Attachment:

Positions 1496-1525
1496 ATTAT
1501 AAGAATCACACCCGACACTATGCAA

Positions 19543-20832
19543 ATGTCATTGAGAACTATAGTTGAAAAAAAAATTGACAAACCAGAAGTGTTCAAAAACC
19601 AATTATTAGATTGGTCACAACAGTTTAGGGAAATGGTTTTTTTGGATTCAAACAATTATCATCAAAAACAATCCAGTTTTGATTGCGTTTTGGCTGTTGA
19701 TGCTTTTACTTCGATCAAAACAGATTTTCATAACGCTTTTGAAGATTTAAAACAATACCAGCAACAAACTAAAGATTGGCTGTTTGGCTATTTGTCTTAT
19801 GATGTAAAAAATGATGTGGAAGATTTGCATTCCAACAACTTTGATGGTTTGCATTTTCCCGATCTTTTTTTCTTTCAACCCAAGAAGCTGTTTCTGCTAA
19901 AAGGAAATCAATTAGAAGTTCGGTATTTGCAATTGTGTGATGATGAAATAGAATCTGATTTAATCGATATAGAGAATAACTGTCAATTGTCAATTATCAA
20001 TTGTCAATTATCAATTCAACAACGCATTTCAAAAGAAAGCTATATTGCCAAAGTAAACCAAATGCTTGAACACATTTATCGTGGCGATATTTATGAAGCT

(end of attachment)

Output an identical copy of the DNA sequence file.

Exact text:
Positions 1496-1525
1496 ATTAT
1501 AAGAATCACACCCGACACTATGCAA

Positions 19543-20832
19543 ATGTCATTGAGAACTATAGTTGAAAAAAAAATTGACAAACCAGAAGTGTTCAAAAACC
19601 AATTATTAGATTGGTCACAACAGTTTAGGGAAATGGTTTTTTTGGATTCAAACAATTATCATCAAAAACAATCCAGTTTTGATTGCGTTTTGGCTGTTGA
19701 TGCTTTTACTTCGATCAAAACAGATTTTCATAACGCTTTTGAAGATTTAAAACAATACCAGCAACAAACTAAAGATTGGCTGTTTGGCTATTTGTCTTAT
19801 GATGTAAAAAATGATGTGGAAGATTTGCATTCCAACAACTTTGATGGTTTGCATTTTCCCGATCTTTTTTTCTTTCAACCCAAGAAGCTGTTTCTGCTAA
19901 AAGGAAATCAATTAGAAGTTCGGTATTTGCAATTGTGTGATGATGAAATAGAATCTGATTTAATCGATATAGAGAATAACTGTCAATTGTCAATTATCAA
20001 TTGTCAATTATCAATTCAACAACGCATTTCAAAAGAAAGCTATATTGCCAAAGTAAACCAAATGCTTGAACACATTTATCGTGGCGATATTTATGAAGCT